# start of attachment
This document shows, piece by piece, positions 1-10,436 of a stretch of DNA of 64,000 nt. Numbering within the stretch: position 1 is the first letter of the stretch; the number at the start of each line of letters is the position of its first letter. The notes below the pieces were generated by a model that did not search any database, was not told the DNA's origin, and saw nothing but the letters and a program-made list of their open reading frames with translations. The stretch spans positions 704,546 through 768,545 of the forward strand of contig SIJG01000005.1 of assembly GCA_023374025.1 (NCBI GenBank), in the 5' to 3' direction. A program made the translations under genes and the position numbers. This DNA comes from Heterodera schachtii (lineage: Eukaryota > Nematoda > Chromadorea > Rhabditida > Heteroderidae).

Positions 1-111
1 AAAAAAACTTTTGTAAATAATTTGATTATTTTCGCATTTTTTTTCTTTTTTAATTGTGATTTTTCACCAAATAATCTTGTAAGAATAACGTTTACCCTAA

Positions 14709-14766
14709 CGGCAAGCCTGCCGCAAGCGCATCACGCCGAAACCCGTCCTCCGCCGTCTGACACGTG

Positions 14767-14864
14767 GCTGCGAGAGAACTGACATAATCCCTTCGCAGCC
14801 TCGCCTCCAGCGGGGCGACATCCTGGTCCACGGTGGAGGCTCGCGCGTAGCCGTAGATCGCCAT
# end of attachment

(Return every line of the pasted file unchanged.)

This document shows, piece by piece, positions 1-10,436 of a stretch of DNA of 64,000 nt. Numbering within the stretch: position 1 is the first letter of the stretch; the number at the start of each line of letters is the position of its first letter. The notes below the pieces were generated by a model that did not search any database, was not told the DNA's origin, and saw nothing but the letters and a program-made list of their open reading frames with translations. The stretch spans positions 704,546 through 768,545 of the forward strand of contig SIJG01000005.1 of assembly GCA_023374025.1 (NCBI GenBank), in the 5' to 3' direction. A program made the translations under genes and the position numbers. This DNA comes from Heterodera schachtii (lineage: Eukaryota > Nematoda > Chromadorea > Rhabditida > Heteroderidae).

Positions 1-111
1 AAAAAAACTTTTGTAAATAATTTGATTATTTTCGCATTTTTTTTCTTTTTTAATTGTGATTTTTCACCAAATAATCTTGTAAGAATAACGTTTACCCTAA

Positions 14709-14766
14709 CGGCAAGCCTGCCGCAAGCGCATCACGCCGAAACCCGTCCTCCGCCGTCTGACACGTG

Positions 14767-14864
14767 GCTGCGAGAGAACTGACATAATCCCTTCGCAGCC
14801 TCGCCTCCAGCGGGGCGACATCCTGGTCCACGGTGGAGGCTCGCGCGTAGCCGTAGATCGCCAT